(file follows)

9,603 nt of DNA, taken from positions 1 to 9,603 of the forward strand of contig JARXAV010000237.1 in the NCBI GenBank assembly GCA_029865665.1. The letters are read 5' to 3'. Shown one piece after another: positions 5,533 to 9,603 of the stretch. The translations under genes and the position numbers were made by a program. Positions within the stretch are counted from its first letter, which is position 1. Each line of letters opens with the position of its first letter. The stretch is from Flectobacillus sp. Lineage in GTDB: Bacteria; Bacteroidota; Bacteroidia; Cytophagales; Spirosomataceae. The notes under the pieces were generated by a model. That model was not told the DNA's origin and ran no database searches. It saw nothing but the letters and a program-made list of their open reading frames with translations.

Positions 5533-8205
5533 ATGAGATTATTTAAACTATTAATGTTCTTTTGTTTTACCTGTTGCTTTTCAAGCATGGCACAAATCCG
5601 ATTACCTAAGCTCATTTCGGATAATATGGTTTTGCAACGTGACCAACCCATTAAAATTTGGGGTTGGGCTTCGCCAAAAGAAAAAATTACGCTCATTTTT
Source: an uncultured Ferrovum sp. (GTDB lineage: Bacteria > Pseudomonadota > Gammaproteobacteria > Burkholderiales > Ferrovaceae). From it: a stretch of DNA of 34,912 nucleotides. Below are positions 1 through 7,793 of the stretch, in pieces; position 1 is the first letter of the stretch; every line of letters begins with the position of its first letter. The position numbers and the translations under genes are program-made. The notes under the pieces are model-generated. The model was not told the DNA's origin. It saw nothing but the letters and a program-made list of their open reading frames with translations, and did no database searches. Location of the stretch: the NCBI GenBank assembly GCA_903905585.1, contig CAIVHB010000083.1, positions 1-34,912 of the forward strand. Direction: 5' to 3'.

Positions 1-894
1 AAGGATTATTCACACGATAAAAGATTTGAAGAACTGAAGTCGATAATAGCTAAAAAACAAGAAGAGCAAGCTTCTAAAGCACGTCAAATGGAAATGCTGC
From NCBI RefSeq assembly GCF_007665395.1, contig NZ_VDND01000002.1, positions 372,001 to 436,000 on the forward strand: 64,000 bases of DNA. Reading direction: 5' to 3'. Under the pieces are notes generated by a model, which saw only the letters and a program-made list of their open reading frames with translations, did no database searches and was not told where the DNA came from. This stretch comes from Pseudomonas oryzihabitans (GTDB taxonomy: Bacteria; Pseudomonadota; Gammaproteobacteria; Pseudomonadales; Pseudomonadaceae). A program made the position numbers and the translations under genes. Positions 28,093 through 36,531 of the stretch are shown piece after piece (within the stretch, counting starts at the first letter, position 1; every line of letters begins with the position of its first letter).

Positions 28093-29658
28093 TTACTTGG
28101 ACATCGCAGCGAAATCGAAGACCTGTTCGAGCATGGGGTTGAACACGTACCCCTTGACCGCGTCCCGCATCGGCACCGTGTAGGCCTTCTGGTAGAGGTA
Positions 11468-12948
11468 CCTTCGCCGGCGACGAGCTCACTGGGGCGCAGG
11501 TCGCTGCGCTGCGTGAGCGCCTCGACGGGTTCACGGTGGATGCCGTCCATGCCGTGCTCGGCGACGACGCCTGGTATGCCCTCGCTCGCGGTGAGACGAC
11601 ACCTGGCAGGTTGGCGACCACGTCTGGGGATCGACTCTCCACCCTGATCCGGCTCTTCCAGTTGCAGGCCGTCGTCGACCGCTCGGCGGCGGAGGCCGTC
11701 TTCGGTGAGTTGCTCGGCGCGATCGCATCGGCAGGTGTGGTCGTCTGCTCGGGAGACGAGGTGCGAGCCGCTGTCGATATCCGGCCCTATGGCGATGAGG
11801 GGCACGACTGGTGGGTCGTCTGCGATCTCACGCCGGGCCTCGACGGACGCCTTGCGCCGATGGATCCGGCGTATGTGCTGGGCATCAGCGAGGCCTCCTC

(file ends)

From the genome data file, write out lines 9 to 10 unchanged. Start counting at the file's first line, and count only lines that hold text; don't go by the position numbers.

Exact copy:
Positions 28093-29658
28093 TTACTTGG